The dialogue continues with only brickbats and no bouquets.

Several people have appealed that the public dialogue be postponed until a more detailed DEIA is presented.

Residents query Forest City finding
New Straits Times 22 Sep 14;

GELANG PATAH: Residents yesterday grilled the proponent and consultant of the controversial Forest City project once a briefing on the detailed environmental impact assessment (DEIA) of the project was over at the Kampung Pok community hall here.

Kampung Pok Village Development and Security Committee deputy chairman Azman Abdul Rahman said it puzzled him to hear that 60 per cent of the 100 villagers polled by the DEIA consultant were supportive of the project as he did not even know when the survey was conducted.

He said what he heard from the ground contradicted the result of the social and economic impact study.

“As far as I know, we are against the project, and we want the project proponent to find an alternative road so that their access road will not pass by our village,” Azman said.

Forest City project dialogue with villagers turns into commotion
kathleen ann kili The Star 21 Sep 14;

JOHOR BARU: Tempers flared at a meeting between developers and residents on Sunday over a giant development project in Gelang Patah, about 25km from here, that is touted to be larger than Pangkor Island.

The floor erupted in shouts when a consultant for the 2,000ha Forest City project told them that in a study carried out among the affected people, including residents of nearby villages, 58.3% had accepted the development.

Resident Azman Abdul Rahman, 49, asked the panel to disclose the actual number of residents who were involved in the study, while others alleged that none of them had seen or heard of the survey.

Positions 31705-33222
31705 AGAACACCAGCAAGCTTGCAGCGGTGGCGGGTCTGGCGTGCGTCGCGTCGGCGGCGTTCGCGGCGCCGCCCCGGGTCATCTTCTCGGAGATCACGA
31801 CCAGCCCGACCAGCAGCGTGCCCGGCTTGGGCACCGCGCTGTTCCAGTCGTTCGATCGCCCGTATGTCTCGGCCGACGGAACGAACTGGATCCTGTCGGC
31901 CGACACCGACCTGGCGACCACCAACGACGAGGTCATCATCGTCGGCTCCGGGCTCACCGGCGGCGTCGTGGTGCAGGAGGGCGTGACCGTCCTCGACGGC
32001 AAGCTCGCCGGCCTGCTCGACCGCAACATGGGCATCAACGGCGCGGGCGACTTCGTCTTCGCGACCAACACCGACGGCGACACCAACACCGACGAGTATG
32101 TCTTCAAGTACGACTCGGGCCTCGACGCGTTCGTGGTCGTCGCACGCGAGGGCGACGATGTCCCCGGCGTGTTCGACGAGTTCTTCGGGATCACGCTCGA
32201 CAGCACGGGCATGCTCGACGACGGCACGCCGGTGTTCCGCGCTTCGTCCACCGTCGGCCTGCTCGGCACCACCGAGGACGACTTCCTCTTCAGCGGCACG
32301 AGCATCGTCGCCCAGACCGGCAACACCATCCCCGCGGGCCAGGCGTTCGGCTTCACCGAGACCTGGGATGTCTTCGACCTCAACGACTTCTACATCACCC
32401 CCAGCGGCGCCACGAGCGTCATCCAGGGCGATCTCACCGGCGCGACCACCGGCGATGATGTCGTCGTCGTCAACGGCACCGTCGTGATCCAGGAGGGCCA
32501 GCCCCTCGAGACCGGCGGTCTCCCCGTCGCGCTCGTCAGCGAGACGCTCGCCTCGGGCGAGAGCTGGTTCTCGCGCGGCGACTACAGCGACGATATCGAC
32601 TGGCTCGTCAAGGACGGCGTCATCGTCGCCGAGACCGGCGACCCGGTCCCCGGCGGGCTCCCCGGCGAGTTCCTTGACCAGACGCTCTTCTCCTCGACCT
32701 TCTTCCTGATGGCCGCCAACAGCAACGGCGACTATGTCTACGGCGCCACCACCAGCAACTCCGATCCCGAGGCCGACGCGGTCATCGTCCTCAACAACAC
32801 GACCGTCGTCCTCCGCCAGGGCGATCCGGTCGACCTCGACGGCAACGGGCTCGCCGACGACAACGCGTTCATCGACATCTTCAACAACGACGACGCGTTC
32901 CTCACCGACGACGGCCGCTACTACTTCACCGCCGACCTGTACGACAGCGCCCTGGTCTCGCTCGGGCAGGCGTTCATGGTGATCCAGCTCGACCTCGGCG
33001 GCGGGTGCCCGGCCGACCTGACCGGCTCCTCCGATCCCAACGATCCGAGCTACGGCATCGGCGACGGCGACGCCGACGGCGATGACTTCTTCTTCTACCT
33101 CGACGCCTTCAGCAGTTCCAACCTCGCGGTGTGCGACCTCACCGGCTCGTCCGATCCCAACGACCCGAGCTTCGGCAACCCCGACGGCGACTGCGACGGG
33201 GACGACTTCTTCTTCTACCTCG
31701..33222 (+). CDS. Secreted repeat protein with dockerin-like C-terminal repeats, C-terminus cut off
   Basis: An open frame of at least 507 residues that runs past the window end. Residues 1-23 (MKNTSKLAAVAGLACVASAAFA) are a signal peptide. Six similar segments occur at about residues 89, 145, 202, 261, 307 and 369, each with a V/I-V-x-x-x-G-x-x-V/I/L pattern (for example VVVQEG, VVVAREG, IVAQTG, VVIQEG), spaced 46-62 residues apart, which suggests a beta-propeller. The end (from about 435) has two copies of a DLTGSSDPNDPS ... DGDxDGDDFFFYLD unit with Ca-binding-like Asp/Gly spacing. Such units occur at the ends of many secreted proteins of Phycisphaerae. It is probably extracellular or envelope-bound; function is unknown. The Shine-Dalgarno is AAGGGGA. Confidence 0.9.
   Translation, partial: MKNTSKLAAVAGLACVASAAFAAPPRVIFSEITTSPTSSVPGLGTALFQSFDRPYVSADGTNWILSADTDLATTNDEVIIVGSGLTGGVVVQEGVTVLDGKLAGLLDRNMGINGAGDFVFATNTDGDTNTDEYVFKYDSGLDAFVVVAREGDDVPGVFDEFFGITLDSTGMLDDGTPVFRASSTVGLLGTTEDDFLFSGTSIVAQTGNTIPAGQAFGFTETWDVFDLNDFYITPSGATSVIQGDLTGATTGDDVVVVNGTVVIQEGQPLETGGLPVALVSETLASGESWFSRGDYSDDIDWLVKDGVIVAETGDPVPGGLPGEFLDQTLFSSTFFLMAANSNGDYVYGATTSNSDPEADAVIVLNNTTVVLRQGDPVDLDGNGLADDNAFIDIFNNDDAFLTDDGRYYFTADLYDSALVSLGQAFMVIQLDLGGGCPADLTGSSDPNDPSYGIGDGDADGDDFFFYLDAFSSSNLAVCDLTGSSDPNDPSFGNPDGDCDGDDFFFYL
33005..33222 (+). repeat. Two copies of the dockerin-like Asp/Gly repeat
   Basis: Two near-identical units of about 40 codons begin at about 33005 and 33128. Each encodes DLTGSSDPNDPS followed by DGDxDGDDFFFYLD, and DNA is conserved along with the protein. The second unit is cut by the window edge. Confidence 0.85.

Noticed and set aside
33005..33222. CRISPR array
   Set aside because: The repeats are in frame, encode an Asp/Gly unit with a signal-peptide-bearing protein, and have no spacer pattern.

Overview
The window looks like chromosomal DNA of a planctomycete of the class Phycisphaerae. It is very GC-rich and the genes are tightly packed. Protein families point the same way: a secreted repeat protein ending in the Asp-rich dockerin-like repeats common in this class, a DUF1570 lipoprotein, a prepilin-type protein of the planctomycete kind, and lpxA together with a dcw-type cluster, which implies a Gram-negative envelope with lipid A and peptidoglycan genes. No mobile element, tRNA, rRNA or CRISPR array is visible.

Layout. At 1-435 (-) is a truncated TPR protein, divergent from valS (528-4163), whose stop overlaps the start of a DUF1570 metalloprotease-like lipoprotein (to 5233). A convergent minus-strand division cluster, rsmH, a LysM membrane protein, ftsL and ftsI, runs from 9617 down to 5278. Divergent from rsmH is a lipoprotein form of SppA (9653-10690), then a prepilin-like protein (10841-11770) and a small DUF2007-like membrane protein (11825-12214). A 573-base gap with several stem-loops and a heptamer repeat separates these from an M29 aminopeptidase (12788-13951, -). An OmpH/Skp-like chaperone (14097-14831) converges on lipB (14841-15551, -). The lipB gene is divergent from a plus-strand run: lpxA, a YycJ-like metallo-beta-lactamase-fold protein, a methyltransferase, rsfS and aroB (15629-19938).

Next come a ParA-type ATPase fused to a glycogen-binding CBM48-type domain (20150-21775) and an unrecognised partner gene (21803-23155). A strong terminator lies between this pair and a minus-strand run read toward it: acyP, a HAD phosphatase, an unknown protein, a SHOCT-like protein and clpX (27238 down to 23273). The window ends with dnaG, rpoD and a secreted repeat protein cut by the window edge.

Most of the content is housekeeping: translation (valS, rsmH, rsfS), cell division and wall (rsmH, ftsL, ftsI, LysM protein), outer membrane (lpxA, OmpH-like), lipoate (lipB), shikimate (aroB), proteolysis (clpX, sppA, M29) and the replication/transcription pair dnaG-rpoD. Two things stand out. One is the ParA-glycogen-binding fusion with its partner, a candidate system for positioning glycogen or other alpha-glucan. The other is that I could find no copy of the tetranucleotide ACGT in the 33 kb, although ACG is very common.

Teacher Hanifi Bilos, 47, demanded that the panel set another date for thorough discussions on the project and solutions to the villagers’ problems.

The panel, comprising the project’s detailed environmental impact assessment (DEIA) consultants and board members of the project, disregarded the request and proceeded with the session and attempted to answer questions from those remaining in the Gelang Patah multi-purpose hall after about half of the crowd walked out.

The Forest City project, being developed by China’s Country Garden and Johor state company Kumpulan Prasarana Rakyat Johor, involves the development of a 2,000ha man-made island, which will be bigger than Pangkor.

It was earlier reported that the reclamation work for the project had been temporarily halted pending the submission of a DEIA by the developer and approval from the Department of Environment.

At a press conference after the meeting, Country Garden project director Datuk Zamani Kasim said he did not expect many “red flags” because the developers had held earlier discussions with some 20 village representatives.

“We are planning to have another dicussion with the residents next Saturday to tackle their concerns and to assure them that their input will be taken into consideration,” he said, adding that the project was still in the preliminary stages.